The beat goes on, and little is being done to stop it. Like Dr. Fiamengo laments, a crisis like violent revolution may be the only intervention to stop it.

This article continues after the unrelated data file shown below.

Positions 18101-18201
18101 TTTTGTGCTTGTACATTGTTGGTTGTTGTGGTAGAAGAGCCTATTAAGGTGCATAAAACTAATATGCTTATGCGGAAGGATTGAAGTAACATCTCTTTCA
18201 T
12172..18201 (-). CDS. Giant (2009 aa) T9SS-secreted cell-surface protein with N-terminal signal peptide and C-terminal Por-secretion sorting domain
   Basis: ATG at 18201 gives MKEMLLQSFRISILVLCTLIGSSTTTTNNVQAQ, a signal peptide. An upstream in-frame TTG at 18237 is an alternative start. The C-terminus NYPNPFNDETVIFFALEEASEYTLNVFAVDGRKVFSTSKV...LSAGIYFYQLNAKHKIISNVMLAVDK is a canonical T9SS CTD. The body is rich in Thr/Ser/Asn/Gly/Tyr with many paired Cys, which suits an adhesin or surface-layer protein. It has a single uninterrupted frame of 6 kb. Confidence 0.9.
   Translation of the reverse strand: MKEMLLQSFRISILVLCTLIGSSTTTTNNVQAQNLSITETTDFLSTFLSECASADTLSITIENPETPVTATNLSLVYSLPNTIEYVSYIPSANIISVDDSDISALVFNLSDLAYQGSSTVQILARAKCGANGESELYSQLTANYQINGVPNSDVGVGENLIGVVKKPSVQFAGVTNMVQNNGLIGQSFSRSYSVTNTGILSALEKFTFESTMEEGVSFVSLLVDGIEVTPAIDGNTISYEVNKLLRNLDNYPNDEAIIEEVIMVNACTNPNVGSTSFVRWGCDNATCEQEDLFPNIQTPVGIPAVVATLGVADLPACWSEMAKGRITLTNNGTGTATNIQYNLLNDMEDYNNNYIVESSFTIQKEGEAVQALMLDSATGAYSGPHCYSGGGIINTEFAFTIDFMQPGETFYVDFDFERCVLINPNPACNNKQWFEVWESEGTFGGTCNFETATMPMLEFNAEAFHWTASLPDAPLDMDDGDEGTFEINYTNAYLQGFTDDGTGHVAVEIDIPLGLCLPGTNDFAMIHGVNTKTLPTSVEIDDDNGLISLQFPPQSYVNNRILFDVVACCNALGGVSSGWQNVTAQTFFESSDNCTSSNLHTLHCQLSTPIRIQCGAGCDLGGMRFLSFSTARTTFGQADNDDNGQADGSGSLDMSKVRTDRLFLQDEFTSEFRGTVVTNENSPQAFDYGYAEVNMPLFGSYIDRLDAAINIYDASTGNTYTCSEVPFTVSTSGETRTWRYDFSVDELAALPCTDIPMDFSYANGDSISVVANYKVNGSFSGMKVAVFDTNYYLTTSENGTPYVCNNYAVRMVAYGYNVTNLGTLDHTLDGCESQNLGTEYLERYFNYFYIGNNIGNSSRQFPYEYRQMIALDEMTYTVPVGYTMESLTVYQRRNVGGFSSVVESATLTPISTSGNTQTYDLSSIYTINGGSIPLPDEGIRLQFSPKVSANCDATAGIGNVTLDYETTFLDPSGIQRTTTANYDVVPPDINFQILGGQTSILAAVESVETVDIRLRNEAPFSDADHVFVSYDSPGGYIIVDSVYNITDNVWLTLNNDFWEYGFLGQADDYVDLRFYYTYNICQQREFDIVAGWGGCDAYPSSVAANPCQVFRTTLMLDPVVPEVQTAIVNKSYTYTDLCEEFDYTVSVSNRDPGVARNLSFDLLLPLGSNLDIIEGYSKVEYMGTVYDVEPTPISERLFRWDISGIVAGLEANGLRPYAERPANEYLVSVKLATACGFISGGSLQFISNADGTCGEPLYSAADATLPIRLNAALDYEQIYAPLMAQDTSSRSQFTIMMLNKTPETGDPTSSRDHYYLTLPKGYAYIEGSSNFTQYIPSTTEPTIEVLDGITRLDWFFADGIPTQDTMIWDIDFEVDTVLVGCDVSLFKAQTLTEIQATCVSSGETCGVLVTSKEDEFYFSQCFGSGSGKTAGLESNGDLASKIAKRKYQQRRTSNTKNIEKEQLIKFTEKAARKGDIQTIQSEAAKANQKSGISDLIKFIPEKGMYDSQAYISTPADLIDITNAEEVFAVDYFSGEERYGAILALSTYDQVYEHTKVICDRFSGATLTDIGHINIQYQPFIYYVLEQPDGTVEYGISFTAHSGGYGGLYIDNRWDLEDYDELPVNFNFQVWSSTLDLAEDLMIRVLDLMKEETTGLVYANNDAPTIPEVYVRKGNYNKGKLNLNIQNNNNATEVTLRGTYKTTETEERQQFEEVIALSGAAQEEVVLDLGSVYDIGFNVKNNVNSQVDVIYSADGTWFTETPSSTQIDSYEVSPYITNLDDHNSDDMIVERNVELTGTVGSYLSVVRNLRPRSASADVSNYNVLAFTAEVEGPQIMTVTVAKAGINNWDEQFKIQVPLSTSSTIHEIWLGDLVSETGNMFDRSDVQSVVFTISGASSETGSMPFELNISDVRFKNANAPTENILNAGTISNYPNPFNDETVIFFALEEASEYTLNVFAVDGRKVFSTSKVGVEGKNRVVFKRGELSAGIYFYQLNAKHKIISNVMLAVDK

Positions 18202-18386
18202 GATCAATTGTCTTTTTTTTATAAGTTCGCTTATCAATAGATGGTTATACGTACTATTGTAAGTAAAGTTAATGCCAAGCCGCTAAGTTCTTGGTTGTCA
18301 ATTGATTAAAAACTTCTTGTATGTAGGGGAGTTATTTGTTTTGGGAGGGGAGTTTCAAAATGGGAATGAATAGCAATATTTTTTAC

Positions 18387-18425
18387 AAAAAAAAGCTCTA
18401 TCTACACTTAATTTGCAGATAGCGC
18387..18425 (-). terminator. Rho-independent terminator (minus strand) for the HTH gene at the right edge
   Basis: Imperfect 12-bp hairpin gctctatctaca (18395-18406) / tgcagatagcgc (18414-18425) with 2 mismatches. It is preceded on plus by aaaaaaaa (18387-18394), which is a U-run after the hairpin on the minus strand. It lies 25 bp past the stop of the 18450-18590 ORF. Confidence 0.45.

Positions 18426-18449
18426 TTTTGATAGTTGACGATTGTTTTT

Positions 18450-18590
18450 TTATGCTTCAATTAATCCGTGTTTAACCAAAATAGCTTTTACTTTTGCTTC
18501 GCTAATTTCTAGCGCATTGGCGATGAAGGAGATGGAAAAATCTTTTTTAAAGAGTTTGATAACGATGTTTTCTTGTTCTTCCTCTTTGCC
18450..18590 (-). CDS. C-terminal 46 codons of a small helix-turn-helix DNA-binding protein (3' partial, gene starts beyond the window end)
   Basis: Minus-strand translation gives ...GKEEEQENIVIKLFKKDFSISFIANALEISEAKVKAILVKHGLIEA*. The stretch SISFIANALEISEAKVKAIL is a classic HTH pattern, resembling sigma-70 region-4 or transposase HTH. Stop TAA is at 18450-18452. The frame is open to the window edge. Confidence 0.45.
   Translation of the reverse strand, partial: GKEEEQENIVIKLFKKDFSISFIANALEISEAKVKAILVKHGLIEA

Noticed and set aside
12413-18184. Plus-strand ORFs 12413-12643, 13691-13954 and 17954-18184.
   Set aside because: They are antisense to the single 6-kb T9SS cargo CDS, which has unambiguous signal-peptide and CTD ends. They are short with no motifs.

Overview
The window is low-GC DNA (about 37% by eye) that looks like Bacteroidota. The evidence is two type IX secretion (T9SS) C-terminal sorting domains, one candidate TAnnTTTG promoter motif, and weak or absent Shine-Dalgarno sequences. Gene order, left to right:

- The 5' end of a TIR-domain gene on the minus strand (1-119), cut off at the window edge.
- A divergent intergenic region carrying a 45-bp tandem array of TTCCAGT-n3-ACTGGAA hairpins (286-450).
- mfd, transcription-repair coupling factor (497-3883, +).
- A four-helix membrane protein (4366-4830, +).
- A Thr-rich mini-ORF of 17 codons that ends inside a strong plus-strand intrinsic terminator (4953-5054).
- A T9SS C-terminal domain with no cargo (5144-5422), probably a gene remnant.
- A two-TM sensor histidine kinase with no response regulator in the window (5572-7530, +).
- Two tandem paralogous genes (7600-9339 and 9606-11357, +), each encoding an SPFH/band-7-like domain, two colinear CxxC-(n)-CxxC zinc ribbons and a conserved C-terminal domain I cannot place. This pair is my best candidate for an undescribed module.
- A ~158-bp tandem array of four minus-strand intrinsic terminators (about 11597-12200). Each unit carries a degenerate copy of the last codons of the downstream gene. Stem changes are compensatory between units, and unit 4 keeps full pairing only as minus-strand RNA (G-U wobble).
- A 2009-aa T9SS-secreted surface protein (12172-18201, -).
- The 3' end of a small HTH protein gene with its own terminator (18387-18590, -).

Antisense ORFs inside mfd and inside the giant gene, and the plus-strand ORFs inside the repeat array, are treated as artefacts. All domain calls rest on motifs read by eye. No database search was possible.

Typical of cases stemming from court injunctions, the case that occasions this post, Raines v. Aristeo , is a he-said/she-said quagmire. Not disputed is that the woman and the man had a four-month relationship in 2010. He says he ended the relationship after learning “disturbing…information” from her ex-husband about her. She says she ended the relationship because he became “strident,” “demanding,” and “threatening.” Both acknowledge they had a business relationship outside of their personal relationship. He says she owed him money and brought criminal complaints against him to get out of paying. The specifics of this matter, which has now spanned nearly six years, are painstakingly chronicled in 18 installments by Matthew Chan on Defiantly.net, in his usual objective, comprehensive, and sleekly polished style. This post instead raises some questions: Is this, as in so many similar instances, a tempest in a teapot? Has a public interest been served by a…
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